This hospitalization is a bit unusual and Matthew has not been following a normal recovery course. I can't put my finger on it but something isn't quite right. He is on four antibiotics (Clindamycin, Vancomycin, Flagil and Cefazime) however none of them seemed to make a difference at first (He was on Zithromycin and the other three initially but it was replaced by Flagil). We see the Section Chief of Adult Pulmonary & Critical Care who is an expert in respiratory failure and mechanical ventilation. I think we had the right doc and his treatment plan is not different than the treatment at the children's hospital but Matt's not responding as fast so I am not sure if it's just because his diagnosis is a bit different or what. I do like him though and think he's done a good job.

This is our first hospitalization at Big Academic Medical Center state of the art Adult Hospital. So far, I am not very impressed. The ICU unit is very short staffed. I haven't met any of the ICU nurses that have been there longer than 7 months. Their skill level seem fine but they are so busy that they aren't around and meds are constantly late. As in very late.  Due to Matt's vomiting, I asked Ped Neuro Doc if we could switch the seizure meds to IV. Matt's on 6 seizure meds so 3 were switched to IV and three were stopped. The nurses were very late and yesterday, his IV seizure meds were almost 5 hours late. Matt seized all day and I paged the neuro doc and calls weren't returned. I finally asked for some Ativan.  The night before I needed Ativan and the resident had no clue what is was or what the dose should be. At the Children's Hospital, there would be a sheet over the bed that listed all of the emergency medications for the patient and the exact dose for that patient based on his weight. I told the resident that I believed the half life had worn off of the seizure medications hence the increase in seizures. I told him I paged Ped Neuro Doc but never heard back.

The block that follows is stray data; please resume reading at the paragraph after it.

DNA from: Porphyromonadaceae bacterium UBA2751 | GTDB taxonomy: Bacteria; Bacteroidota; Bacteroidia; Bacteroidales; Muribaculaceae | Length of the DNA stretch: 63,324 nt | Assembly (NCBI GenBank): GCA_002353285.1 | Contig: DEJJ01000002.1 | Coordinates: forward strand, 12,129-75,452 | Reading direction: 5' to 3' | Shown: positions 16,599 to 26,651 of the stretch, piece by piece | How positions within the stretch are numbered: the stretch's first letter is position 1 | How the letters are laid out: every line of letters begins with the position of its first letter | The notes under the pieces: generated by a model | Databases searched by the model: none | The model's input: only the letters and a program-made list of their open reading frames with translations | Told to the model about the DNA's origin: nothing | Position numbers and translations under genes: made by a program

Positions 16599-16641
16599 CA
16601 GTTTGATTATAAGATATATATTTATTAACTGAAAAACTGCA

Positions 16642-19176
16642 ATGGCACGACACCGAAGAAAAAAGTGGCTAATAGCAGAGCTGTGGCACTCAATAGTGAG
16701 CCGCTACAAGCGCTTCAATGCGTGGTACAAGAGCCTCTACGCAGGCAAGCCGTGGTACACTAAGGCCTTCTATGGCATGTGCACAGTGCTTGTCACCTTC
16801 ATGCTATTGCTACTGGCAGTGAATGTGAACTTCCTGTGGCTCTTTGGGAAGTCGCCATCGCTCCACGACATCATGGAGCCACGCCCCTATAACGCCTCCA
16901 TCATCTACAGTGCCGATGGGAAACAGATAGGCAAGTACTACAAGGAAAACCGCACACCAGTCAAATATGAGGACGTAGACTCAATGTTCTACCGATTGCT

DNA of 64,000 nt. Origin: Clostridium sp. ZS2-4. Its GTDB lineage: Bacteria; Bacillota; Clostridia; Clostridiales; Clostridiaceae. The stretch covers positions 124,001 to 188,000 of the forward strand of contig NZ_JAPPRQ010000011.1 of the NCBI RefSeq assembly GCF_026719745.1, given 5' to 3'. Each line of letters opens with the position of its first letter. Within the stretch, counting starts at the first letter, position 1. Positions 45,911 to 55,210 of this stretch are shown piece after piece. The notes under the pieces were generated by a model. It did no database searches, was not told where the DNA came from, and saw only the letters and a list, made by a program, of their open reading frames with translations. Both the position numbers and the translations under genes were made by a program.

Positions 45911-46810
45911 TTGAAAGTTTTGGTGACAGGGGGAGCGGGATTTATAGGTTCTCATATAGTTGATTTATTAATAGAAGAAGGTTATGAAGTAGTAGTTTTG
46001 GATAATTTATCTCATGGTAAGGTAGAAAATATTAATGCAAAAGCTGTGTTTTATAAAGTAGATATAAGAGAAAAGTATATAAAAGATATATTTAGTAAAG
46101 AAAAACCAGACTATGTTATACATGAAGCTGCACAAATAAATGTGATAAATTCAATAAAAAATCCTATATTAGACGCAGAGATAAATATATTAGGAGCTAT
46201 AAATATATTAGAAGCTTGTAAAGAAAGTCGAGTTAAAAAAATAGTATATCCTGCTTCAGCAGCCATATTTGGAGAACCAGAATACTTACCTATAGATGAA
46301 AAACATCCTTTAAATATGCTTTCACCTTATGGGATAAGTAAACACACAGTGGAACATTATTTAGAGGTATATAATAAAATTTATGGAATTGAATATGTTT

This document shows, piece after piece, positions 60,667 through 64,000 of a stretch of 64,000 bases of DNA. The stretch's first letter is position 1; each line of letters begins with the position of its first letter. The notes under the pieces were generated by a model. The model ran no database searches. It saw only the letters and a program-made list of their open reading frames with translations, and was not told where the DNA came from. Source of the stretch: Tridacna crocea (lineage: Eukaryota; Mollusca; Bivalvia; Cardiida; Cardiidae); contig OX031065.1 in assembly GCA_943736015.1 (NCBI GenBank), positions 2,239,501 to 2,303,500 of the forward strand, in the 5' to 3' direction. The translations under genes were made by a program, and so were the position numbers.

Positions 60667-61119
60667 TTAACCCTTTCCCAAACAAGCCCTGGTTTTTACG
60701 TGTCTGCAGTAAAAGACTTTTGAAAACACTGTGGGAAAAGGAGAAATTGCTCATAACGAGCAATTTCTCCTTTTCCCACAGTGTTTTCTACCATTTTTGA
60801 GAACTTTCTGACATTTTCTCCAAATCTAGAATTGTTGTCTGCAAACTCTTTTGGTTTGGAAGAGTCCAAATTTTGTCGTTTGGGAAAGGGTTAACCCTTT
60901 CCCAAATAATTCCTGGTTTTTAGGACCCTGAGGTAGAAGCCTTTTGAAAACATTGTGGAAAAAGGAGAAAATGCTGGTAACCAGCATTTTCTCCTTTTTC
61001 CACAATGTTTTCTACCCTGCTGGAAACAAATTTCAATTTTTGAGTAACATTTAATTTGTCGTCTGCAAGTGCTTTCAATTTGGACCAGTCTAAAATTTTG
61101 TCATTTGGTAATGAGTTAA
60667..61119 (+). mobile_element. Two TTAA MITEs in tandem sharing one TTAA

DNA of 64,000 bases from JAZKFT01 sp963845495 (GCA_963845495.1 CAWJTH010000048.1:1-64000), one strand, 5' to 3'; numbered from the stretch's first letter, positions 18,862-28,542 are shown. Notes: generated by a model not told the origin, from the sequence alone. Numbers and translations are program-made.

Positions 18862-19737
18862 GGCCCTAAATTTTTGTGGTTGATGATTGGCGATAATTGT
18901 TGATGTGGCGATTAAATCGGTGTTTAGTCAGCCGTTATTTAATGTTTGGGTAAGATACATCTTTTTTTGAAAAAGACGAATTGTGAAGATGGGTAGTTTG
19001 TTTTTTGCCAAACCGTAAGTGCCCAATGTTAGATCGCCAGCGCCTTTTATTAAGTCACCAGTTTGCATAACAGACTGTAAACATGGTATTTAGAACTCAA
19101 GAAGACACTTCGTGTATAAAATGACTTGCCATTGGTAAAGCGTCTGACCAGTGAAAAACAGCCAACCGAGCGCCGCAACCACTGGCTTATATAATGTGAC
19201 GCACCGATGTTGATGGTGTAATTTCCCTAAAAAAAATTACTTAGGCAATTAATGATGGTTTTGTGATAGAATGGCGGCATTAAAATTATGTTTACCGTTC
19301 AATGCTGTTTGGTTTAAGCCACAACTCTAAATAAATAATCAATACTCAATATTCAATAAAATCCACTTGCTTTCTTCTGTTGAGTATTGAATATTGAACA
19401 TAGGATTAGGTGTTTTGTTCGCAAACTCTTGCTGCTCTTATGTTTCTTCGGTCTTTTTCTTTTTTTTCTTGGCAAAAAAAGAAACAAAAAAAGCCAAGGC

Ped Neuro Doc hasn't been around much.  He's functioned as our primary for many years due to the complexity of Matt's issues. He's always done an outstanding job. I've paged him on/off in the past week or so and no pages have been returned. He did stop by the other day and told the nurse it was a social visit so I am guessing perhaps I am not supposed to call a pediatric adult for consult in the adult hospital.  I did have a conversation with our current attending if it was o.k. to consult him and he was totally fine with it so I am not sure what is going on. I called Ped Neuro Nurse this morning and left a voice mail for Ped Neuro Doc to call me and I'll ask him about Matt's seizure meds and the transition back to pills from IV and address this issue of the call backs, etc. I am not clear if he wants to be involved, if it's proper for him to be involved, if it's a payment issue (meaning he doesn't get paid if he visits us in the adult hospital) or what but I am very uncomfortable right now.